Crystal Bridges’ galleries present more than five centuries of American masterworks, from colonial times to the present. Museum-goers will see iconic paintings like Gilbert Stuart’s portrait of George Washington and Norman Rockwell’s Rosie the Riveter, plus works by the likes of Albert Bierstadt, Mary Cassatt, John Singer Sargent, Edward Hopper, Georgia O’Keeffe, Andy Warhol, Jackson Pollock and Mark Rothko.
Weekday tours and meal packages for groups of 10 to 60 persons may be arranged through Crystal Bridges’ group tour department. Public tours lasting 45 minutes to an hour are offered regularly. For an audio tour, individuals may download the Crystal Bridges app on their personal device or check out an iPod pre-loaded with the app.
The museum’s lunch restaurant, Eleven, occupies a glass-walled bridge overlooking the ponds. Its name is derived from the museum’s opening date—the eleventh day of the eleventh month of 2011.
Bentonville’s Other Artistic Assets
The Momentary, a Crystal Bridges satellite that opened downtown in 2020 in a former cheese factory, offers the latest in cutting-edge visual art. General admission is free. Its vast industrial spaces also stage culinary experiences, fashion shows and film festivals. Concerts on the green, the region’s biggest music venue, accommodate up to 5,200 people. The top-floor Tower Bar is loosely inspired by 1960s airport lounges.
In Bentonville, art seems to be everywhere you look. The town boasts more than 130 pieces of public art, mostly murals and sculptures, and new pieces are added on a regular basis. A parking garage sports a large neon installation, and there are smaller neon works elsewhere.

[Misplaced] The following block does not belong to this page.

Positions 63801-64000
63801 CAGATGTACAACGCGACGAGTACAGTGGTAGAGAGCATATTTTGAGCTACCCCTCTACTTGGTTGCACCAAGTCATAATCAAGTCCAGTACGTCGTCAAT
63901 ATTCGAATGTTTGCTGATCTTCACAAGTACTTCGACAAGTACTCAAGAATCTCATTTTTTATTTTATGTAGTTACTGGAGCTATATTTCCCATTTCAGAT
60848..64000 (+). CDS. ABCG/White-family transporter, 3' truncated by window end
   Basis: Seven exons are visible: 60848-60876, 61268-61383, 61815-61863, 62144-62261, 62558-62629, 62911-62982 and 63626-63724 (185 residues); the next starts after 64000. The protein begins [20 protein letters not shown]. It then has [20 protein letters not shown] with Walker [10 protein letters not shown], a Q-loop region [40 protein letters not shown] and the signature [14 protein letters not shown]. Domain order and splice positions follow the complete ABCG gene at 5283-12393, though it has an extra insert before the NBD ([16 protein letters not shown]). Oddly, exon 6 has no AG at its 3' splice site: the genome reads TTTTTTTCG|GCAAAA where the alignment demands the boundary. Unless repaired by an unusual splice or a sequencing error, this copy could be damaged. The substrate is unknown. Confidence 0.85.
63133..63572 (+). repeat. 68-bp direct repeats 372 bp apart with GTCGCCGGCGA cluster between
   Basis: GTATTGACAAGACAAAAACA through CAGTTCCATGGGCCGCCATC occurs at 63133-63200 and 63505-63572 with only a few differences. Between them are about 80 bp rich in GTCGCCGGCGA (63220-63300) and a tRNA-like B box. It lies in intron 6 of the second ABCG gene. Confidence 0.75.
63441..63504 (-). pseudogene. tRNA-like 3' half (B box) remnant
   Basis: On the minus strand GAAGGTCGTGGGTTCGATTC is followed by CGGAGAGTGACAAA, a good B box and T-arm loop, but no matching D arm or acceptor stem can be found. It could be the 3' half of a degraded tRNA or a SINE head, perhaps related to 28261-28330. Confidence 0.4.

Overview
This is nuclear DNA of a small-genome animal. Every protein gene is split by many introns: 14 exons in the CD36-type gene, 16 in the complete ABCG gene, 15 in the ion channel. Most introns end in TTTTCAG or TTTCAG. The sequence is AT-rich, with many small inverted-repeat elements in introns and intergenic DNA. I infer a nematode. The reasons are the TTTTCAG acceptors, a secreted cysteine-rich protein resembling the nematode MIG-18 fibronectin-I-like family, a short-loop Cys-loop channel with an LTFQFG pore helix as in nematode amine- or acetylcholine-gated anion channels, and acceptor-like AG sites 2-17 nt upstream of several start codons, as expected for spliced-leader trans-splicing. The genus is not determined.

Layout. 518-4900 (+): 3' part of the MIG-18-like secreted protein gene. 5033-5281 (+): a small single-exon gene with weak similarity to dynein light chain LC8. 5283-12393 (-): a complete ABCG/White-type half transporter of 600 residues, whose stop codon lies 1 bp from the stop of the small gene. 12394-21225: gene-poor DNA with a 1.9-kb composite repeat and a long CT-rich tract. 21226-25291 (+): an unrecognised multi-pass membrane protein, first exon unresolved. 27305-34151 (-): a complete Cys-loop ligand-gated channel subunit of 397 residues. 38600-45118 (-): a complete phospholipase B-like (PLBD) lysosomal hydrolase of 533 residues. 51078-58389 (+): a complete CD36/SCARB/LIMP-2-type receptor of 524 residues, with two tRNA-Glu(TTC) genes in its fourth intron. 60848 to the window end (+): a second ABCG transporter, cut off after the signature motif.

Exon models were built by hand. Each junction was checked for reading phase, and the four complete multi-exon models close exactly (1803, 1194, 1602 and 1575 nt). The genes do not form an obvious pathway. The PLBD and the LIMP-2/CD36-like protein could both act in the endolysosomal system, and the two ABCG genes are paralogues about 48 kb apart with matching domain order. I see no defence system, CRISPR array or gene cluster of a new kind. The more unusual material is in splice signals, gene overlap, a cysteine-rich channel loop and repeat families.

For those who want to immerse themselves in art, downtown Bentonville’s 104-room 21c Museum Hotel is the place. A contemporary art museum coupled with a boutique hotel and chef-driven restaurant, it is one of 10 locations of 21c, a hotel group that showcases art of the 21st century in common areas and on guest-room floors. Each property offers curated rotating exhibitions, commissioned site-specific installations and regular cultural programming, often with a regional slant. Overnight guests will find art in their rooms and behind glass at elevator banks. The Hive restaurant has an artistic flair of its own.
The eye-catching art installation outside the hotel entrance is a Fleetwood Cadillac limousine decorated with thousands of pennies, nickels and dimes. Inspiration for the coin motif in Making Change, the creation of artist Monica Mahoney, comes from the original Walton’s 5 & 10. The car was built in 1962, the same year that Walmart was established, and the coins total $952, the dollar amount that, according to the artist, Walmart saves each household annually. The hood features the 21c logo and a bar code pattern, which references the technology that makes today’s global commerce possible.
For more travel ideas about Arkansas and vicinity, be sure to Subscribe to Leisure Group Travel magazine for FREE.
Lead Photo – The original Walton’s 5 & 10, now a museum, resides on Bentonville’s town square. (Photo credit: Arkansas Tourism)